Although Monday was, Mrs Daffodil is reliably informed, “Earth Day,” a time to take stock of how we use the resources of the planet, there is never a bad day to reflect on consumption and its consequences. There has been a societal move against “fast fashion” and a resurgence of “Make Do and Mend.” Mrs Daffodil will, therefore, “recycle” several posts on the subject of domestic economy in dress, on the clever makers-over of tired garments, and the second-hand clothing trade.
One would go far before one would discover a more ingenious clan than these Southern Ohio ladies and their cunning tricks of skillful fingers.
Although this lady, who traded in second-hand silks and this gentleman, who prospered in left-over laundry, are an inspiration to all of us.
Some clever gentlemen took a leaf from the ladies’ domestic economy books and learned to update and repair their wardrobes.
A fascinating tour of a 19th-century “recycling” firm and an examination of the “rag trade.”
The second-hand trade was a boon to actresses, and the buying, selling, and hiring of costly gowns worn by the Four Hundred, was a practice well-known to the upper echelons of Society.
The second-hand clothing trade extended even unto royalty, as we see in this peep at Queen Victoria’s stockings.
One of Mrs Daffodil’s heroines is this resourceful lady, who set herself up as a “Dress Doctor,” long before Hollywood costumer Edith Head co-opted that title.
Of course, selling one’s evening dresses involve some unwitting “recycling,” as this lady found to her dismay:
Not long ago (write “X and Z” in the Globe) a lady in dealing with the proprietress of a second-hand clothing business, sold to her several evening dresses, which were perfectly fresh and good, but which she could not wear again, as her friends knew them too well. They had probably been worn three times each. The second-hand wardrobe lady remarked, by the way, that all her purchases were for the colonies. Seems odd, does it not? But to return. A few days after the gowns were sold their original owner missed a very pretty old-fashioned diamond clasp, and, inquiring of her maid, discovered to her tribulation that it was in one of the evening dresses she had sold. “Sewn firm on the left shoulder, my lady,” quoth the maid. She proceeded diplomatically to work, sent the maid to the shop, and, in consequence of her operations there, became again the possessor of her discarded gown at exactly seven times the price she had sold it for. The diamond clasp was still in it, its safety being due to proximity to a mass of crystal trimming which formed an epaulette, the clasp having been added with a view to making the whole mass look “good.”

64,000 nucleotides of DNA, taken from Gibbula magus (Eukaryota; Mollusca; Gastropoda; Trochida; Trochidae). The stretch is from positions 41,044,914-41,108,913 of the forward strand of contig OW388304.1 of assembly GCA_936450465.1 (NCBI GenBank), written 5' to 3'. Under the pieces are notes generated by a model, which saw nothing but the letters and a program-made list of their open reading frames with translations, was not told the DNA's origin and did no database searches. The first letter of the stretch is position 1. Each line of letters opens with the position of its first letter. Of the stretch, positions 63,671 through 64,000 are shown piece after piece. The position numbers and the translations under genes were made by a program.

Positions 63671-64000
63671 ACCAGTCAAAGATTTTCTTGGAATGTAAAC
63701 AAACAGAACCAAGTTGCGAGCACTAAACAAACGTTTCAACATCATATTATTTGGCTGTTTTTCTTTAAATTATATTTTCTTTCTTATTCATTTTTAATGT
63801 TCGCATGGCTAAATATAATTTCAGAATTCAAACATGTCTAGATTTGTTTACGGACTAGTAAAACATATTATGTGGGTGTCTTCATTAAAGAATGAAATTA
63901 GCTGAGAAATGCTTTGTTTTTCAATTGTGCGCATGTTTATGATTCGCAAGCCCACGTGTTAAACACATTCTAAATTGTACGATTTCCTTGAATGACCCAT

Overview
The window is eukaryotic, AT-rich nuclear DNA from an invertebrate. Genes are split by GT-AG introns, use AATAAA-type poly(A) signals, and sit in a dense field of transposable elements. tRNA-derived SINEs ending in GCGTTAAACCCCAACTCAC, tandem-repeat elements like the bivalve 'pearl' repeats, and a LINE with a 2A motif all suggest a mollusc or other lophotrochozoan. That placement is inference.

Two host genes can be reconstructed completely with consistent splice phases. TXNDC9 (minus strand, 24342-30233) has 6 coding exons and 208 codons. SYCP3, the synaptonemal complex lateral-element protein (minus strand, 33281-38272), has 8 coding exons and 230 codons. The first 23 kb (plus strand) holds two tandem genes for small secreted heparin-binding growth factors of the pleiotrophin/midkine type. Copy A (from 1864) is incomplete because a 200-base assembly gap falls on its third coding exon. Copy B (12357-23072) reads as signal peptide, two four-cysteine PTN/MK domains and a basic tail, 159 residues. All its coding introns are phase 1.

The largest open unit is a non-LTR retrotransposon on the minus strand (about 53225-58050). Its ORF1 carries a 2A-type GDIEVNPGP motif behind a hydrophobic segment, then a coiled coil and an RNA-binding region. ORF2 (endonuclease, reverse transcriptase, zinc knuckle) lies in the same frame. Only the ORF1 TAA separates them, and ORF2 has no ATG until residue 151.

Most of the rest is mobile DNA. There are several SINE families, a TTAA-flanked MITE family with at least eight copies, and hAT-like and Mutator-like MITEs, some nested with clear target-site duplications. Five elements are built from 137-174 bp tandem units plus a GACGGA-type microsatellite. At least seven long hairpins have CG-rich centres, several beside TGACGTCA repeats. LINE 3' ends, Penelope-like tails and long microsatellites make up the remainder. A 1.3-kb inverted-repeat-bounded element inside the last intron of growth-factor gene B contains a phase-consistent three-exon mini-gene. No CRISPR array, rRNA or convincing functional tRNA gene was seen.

Otago Witness 9 February 1893: p. 42
Mrs Daffodil invites you to join her on the curiously named “Face-book,” where you will find a feast of fashion hints, fads and fancies, and historical anecdotes
You may read about a sentimental succubus, a vengeful seamstress’s ghost, Victorian mourning gone horribly wrong, and, of course, Mrs Daffodil’s efficient tidying up after a distasteful decapitation in A Spot of Bother: Four Macabre Tales.